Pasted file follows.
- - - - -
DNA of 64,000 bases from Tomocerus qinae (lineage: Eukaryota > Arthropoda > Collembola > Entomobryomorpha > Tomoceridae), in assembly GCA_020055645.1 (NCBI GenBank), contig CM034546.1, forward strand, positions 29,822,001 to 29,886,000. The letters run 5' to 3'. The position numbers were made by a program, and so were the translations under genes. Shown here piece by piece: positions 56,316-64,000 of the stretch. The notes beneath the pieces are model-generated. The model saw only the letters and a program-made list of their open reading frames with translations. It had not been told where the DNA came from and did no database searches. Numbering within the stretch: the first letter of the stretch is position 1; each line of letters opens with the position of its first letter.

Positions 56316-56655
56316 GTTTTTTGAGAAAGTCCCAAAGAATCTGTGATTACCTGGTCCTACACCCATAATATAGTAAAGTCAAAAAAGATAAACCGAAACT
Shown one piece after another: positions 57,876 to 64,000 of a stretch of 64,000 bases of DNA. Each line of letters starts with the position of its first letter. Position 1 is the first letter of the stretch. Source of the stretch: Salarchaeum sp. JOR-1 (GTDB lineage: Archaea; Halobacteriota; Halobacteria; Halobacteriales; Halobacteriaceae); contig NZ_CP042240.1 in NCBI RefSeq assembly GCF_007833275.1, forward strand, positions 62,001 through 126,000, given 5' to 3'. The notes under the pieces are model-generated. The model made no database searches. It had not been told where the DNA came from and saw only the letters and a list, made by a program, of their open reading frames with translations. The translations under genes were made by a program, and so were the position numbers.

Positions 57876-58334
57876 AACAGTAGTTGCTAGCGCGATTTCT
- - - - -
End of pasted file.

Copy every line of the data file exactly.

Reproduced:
DNA of 64,000 bases from Tomocerus qinae (lineage: Eukaryota > Arthropoda > Collembola > Entomobryomorpha > Tomoceridae), in assembly GCA_020055645.1 (NCBI GenBank), contig CM034546.1, forward strand, positions 29,822,001 to 29,886,000. The letters run 5' to 3'. The position numbers were made by a program, and so were the translations under genes. Shown here piece by piece: positions 56,316-64,000 of the stretch. The notes beneath the pieces are model-generated. The model saw only the letters and a program-made list of their open reading frames with translations. It had not been told where the DNA came from and did no database searches. Numbering within the stretch: the first letter of the stretch is position 1; each line of letters opens with the position of its first letter.

Positions 56316-56655
56316 GTTTTTTGAGAAAGTCCCAAAGAATCTGTGATTACCTGGTCCTACACCCATAATATAGTAAAGTCAAAAAAGATAAACCGAAACT
Shown one piece after another: positions 57,876 to 64,000 of a stretch of 64,000 bases of DNA. Each line of letters starts with the position of its first letter. Position 1 is the first letter of the stretch. Source of the stretch: Salarchaeum sp. JOR-1 (GTDB lineage: Archaea; Halobacteriota; Halobacteria; Halobacteriales; Halobacteriaceae); contig NZ_CP042240.1 in NCBI RefSeq assembly GCF_007833275.1, forward strand, positions 62,001 through 126,000, given 5' to 3'. The notes under the pieces are model-generated. The model made no database searches. It had not been told where the DNA came from and saw only the letters and a list, made by a program, of their open reading frames with translations. The translations under genes were made by a program, and so were the position numbers.

Positions 57876-58334
57876 AACAGTAGTTGCTAGCGCGATTTCT